CT Clearinghouse

Hallucinogens

Hallucinogens are drugs that cause hallucinations- profound distortions in a person's perceptions of reality.

Research & Statistics

  • NIDA Information for Researchers

    Links to various NIDA publications, including research reports, Addiction Science & Clinical Practice journal, NIDA Notes, and more.

  • PubMedPubMed comprises more than 20 million citations for biomedical literature from MEDLINE, life science journals, and online books. Citations may include links to full-text content from PubMed Central and publisher web sites.

Locate a Treatment Facility


Hallucinogens are drugs that cause hallucinations - profound distortions in a person's perceptions of reality. Under the influence of hallucinogens, people see images, hear sounds, and feel sensations that seem real but do not exist. Some hallucinogens also produce rapid, intense emotional swings.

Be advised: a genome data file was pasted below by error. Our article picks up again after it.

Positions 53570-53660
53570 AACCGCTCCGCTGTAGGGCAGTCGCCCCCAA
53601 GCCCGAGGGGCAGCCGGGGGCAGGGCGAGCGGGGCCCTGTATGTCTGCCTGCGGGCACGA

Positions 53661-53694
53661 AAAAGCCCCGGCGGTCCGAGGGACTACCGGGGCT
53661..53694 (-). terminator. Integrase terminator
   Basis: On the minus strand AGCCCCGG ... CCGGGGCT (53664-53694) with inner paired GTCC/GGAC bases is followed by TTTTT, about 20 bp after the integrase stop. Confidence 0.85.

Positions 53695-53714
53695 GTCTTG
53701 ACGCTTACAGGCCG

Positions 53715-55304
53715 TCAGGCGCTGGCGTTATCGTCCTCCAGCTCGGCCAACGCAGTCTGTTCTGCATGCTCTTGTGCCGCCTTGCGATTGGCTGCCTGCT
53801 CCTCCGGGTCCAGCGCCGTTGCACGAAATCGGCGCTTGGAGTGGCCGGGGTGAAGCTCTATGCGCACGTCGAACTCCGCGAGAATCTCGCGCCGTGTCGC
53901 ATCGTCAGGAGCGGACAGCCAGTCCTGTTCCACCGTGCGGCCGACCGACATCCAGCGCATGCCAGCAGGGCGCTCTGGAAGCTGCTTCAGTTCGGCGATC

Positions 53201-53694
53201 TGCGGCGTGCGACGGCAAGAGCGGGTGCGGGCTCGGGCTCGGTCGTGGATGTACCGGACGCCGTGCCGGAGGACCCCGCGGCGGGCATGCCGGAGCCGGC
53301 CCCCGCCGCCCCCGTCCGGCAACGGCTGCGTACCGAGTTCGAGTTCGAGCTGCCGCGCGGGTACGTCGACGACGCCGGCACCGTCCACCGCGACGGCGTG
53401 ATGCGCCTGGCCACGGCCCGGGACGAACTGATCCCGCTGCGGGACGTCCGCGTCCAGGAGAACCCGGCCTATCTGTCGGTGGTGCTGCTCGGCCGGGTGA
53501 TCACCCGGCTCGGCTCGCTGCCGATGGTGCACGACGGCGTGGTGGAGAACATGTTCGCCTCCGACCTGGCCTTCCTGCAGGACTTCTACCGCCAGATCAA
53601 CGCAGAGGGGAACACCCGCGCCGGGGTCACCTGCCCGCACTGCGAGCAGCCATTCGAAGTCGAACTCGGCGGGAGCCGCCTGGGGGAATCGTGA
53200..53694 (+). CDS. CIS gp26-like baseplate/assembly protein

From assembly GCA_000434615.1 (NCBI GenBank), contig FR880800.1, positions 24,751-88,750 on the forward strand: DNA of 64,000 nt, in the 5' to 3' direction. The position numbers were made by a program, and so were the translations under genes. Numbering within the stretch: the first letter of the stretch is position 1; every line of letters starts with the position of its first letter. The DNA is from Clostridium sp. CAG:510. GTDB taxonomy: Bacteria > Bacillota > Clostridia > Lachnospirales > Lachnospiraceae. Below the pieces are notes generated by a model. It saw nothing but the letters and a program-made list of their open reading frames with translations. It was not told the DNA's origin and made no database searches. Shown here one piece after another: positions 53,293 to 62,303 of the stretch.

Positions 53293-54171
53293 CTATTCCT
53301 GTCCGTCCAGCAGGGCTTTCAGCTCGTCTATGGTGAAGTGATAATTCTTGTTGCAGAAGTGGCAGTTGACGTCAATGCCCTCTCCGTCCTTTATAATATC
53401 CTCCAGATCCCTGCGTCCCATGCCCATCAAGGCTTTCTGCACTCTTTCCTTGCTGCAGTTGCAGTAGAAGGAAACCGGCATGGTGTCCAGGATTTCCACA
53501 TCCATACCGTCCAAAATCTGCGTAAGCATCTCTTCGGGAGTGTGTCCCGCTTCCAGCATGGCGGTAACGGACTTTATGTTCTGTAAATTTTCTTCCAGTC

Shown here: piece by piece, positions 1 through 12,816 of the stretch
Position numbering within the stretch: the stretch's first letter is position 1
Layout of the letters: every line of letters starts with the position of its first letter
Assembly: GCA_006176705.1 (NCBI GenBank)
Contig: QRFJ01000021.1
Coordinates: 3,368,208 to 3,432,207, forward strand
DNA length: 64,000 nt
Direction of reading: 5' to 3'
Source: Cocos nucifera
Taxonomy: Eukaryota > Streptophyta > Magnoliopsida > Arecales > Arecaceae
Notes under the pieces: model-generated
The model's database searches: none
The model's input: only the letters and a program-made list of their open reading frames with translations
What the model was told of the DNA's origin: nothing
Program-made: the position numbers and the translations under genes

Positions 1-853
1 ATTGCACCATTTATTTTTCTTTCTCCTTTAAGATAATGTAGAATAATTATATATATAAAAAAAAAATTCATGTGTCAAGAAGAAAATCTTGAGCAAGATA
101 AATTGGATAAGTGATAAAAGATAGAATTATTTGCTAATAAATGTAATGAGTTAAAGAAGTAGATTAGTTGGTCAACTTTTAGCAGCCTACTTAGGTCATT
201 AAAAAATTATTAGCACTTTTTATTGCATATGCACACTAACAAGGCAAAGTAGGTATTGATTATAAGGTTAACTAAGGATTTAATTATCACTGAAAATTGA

Hallucinogens cause their effects by disrupting the interaction of nerve cells and the neurotransmitter serotonin. Distributed throughout the brain and spinal cord, the serotonin system is involved in the control of behavioral, perceptual, and regulatory systems, including mood, hunger, body temperature, sexual behavior, muscle control, and sensory perception.

LSD (an abbreviation of the German words for "lysergic acid diethylamide") is the drug most commonly identified with the term "hallucinogen" and the most widely used in this class of drugs.